Kayak/canoe sail rig rudder

Hi all,

I'm building a CLC kayak/canoe sailrig for use with an aluminum Grumman paddling canoe.  With respect to the rudder, the Grumman canoe presents some questions.  I can either fabricate a metal or fiberglass rudder bracket, or (much more easily) just mount a rudder slightly offset on one of the crossbeams.  I don't know what to expect if I put a rudder NOT on the central hull (the actual canoe) but instead offset, and I wonder if anyone knows about this experiment so I can learn vicariously instead of making mistakes on my own.  Thanks!

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RE: Kayak/canoe sail rig rudder

   I think the big point to resolve is that it will be less about whether or not the rudder is offset from the centerline, and more about how far aft you are able to get the rudder.  Offset rudders have been used "forever" - thus the origin of the word starboard (taken from "steering board") attached to the right-hand side of the after portion of the vessel.  But if you want to make the boat turn (instead of push it sideways) the rudder needs to be as far aft as possible.  There is no ready thwart (crossbeam) on any Grumman design I'm aware of that is far enough aft to make a good location for an offset rudder mount arrangement.  You could design some bracket that might go across the back deck, but then why bother? Why not set the rudder on the stern centerline?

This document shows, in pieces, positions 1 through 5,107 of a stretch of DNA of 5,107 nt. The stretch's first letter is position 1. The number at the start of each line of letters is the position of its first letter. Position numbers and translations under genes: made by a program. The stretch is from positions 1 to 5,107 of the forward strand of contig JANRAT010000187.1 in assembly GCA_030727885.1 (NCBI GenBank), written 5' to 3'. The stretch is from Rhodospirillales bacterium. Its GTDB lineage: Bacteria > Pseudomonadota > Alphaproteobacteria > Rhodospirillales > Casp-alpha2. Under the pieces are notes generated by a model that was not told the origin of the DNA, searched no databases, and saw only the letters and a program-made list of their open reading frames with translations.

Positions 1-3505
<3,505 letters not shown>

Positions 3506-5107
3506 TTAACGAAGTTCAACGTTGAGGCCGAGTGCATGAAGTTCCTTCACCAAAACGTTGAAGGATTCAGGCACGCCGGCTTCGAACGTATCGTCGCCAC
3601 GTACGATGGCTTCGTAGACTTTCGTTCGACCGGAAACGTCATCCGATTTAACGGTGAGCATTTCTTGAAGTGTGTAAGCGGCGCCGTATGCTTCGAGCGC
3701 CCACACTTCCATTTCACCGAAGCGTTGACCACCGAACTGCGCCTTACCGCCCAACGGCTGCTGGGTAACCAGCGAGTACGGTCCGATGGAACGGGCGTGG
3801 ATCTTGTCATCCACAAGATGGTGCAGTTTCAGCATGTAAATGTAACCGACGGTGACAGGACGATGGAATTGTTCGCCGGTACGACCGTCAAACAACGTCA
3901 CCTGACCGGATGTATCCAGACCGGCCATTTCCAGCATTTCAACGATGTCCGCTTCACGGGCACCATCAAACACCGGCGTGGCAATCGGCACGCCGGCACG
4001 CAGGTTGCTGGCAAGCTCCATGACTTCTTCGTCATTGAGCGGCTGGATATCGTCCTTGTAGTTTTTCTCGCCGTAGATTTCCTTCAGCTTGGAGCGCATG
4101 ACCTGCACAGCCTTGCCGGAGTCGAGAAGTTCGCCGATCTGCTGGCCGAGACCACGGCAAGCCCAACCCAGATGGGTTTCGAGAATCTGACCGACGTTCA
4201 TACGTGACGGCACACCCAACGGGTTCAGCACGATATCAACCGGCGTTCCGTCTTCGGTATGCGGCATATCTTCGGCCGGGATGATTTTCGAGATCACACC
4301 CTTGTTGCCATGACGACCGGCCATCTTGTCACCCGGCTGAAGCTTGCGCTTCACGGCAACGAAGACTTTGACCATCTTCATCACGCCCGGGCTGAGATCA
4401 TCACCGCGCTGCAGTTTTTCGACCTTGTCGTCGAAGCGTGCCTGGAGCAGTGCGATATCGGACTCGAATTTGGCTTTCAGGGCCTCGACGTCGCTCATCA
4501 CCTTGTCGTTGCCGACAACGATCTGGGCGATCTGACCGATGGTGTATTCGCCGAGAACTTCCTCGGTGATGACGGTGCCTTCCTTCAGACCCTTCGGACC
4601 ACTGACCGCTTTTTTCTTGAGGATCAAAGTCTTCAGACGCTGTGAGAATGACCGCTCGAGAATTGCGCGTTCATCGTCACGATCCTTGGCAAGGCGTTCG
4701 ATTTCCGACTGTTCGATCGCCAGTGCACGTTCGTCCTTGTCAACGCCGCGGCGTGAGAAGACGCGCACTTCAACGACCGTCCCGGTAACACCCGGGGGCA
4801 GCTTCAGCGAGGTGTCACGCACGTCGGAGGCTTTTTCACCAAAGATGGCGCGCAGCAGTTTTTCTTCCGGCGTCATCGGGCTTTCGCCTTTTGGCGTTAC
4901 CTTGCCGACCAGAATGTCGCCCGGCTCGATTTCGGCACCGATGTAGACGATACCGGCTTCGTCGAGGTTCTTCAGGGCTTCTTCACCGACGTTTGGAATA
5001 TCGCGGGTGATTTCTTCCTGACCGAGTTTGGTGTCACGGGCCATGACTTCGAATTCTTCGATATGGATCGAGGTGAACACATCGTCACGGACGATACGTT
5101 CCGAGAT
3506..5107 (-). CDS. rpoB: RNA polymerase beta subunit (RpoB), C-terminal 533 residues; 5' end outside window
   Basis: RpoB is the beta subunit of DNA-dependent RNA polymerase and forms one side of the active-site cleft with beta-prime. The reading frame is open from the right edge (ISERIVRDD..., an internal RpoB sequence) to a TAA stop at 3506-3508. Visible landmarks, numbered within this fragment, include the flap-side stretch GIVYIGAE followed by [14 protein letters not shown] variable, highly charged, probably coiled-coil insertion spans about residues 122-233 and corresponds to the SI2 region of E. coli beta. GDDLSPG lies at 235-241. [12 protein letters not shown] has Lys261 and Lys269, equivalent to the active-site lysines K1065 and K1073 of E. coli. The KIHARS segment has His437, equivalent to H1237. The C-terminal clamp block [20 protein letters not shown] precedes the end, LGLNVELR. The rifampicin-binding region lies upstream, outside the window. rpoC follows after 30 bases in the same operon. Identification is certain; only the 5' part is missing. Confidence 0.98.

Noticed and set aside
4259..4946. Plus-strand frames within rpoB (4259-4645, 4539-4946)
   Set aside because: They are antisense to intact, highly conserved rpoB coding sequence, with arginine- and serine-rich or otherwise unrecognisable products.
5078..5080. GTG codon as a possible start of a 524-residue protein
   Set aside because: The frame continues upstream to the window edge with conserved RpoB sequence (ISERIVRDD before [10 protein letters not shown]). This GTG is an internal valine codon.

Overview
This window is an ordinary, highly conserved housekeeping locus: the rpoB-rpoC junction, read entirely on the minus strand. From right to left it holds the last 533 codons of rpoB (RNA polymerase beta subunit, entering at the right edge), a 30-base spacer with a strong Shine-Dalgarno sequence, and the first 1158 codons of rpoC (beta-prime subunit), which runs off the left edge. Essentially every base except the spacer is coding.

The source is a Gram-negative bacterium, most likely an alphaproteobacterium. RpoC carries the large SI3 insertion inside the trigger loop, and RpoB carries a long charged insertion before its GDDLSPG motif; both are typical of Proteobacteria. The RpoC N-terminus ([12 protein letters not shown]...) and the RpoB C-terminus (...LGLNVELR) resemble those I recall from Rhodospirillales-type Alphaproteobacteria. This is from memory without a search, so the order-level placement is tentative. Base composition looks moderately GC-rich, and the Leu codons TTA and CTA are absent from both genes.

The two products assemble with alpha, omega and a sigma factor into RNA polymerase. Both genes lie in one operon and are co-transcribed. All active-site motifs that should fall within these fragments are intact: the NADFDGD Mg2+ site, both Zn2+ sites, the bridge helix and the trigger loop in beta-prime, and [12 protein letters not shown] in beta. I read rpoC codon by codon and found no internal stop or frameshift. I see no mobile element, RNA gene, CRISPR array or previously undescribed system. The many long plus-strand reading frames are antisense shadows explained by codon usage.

I preusme you have a rudder like this:


When I was young we used to have a Grumman with complete sail rig with exactly this rudder set-up, including the curved piece that fit on the stern.  We also had gudgeons on our square sterned Grumman, so the rig would work with either.  (Many great memories with those boats, under sail or not.)  And if your rudder does have the "T" top for steering lines, if you set it up for any offset arrangement it might need to be set so high up as to significanlty reduce the amount of rudder blade you are able to get in the water.  And then there will be issues when the boat begins to heel - you whole rudder-head assembly might want to start clipping wave tops and creating all sorts of drag on the leward side.  And on the windward side the whole blade might come out of the water.

Bottom line, I think you'll be MUCH more satisfied with a stern-mounted rudder.  I also think that any difference in level of effort to work up an installation method for the stern mount will be minimal.  My quick look online showed all kinds of random parts, pieces and whole rigs for reasonable prices.

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